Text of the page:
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We have a hydrangea in its second season planted outside (New York region). The plant gets a lot of sun for most of the day.

The plant had pink flowers the first season and the beginning of this season but not far into this summer the flowers turned a light yellowish/brownish green.

Nothing changed in the soil composition during that time.

Could the change in color be due to a problem with watering and/or the amount of sun?

I've included a photo of the plant below:

enter image description here

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A photograph of the plant would be very useful to make a diagnosis –  Bamboo Jul 29 '12 at 12:28
    
Thank you, @Bamboo - added a photo of the plant to my post. –  Shannon Wagner Jul 31 '12 at 14:18
    
Oh dear, yes, not a nice colour - but I don't recognise the variety, do you still have a label, or know the whole name? Has your weather been unusually hot this year? –  Bamboo Jul 31 '12 at 16:07
    
Sorry - we don't have the name of the variety. We have had some hot days. Not really unusual for our area, but I can't say if it is unusual for this plant since it's only the second season growing here. –  Shannon Wagner Jul 31 '12 at 20:23
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Makes it more difficult to diagnose because we don't know the variety. The leaves are quite dark green for a hydrangea, and also rather sparse, seemingly. Note that flower colour change (from pink to blue, or the other way around, or from blue to a sort of faded lilac) is an indicator of the ph of the soil, but this is only true in Hydrangea macrophylla 'hortensia' varieties. Yours, though, looks more faded, like the flowers do at the end of the season, as they start to dry.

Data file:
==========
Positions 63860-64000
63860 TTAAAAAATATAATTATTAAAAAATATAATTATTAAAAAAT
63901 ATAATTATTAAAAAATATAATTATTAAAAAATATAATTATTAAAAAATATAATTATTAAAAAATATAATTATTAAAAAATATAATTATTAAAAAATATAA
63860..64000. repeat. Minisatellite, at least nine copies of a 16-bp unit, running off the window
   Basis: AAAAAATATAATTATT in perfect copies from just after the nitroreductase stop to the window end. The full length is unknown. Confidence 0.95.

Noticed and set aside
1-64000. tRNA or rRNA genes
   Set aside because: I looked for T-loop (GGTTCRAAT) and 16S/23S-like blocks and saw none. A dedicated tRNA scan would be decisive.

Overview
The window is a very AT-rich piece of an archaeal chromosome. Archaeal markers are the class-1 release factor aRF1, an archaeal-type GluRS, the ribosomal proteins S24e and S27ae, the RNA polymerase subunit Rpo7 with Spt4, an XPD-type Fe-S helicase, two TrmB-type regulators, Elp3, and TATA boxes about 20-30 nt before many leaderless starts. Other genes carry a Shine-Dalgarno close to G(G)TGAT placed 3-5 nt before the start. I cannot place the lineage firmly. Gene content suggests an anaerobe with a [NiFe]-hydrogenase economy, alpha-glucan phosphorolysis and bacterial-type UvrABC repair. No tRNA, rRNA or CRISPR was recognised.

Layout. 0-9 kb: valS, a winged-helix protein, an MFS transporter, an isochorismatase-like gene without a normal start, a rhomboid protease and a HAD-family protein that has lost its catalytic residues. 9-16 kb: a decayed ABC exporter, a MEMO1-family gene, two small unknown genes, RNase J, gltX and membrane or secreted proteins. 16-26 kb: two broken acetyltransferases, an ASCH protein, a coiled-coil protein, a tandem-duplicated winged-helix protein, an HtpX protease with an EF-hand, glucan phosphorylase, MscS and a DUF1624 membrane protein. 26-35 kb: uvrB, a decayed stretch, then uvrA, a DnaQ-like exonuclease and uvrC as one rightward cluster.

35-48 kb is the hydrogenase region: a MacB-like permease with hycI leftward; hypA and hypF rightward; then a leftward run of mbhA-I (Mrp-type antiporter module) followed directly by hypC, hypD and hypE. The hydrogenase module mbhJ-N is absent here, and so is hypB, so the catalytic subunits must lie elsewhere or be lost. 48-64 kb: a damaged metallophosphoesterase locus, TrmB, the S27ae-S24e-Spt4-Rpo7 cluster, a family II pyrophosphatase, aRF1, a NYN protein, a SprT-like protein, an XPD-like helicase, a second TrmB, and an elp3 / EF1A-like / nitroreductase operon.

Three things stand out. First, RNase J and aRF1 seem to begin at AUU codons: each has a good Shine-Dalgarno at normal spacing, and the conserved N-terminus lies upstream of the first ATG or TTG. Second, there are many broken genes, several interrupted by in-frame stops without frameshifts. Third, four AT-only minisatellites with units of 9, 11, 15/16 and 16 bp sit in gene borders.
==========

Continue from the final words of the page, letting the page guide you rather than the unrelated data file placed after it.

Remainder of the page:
Hydrangeas generally prefer dappled shade, though some tolerate a fair bit of sun, and they like moisture retentive, but not waterlogged, rich soil. As you only planted them last year, I'd assume this is a watering issue, given that they're in full sun. If you'd had a very hot year with blazing sun, that might have faded the flowers like this, but infrequent and insufficient water supply would have a similar effect. Given the scarcity of foliage (unless there's more lower down, out of shot, which is lush), increase watering. Best to water a lot and infrequently (once a week if its dry) rather than a little daily. If you didn't enrich the soil before planting, a mulch of good composted material (animal manure compost or good soil conditioning compost) applied in spring around the base should help.

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Thank you - your comments about the watering make a lot of sense to me. We have not been watering very deeply and the bed has very easy drainage (raised bed with a rock wall edge) so I think it is likely not retaining much water. Thanks much! –  Shannon Wagner Aug 1 '12 at 15:37
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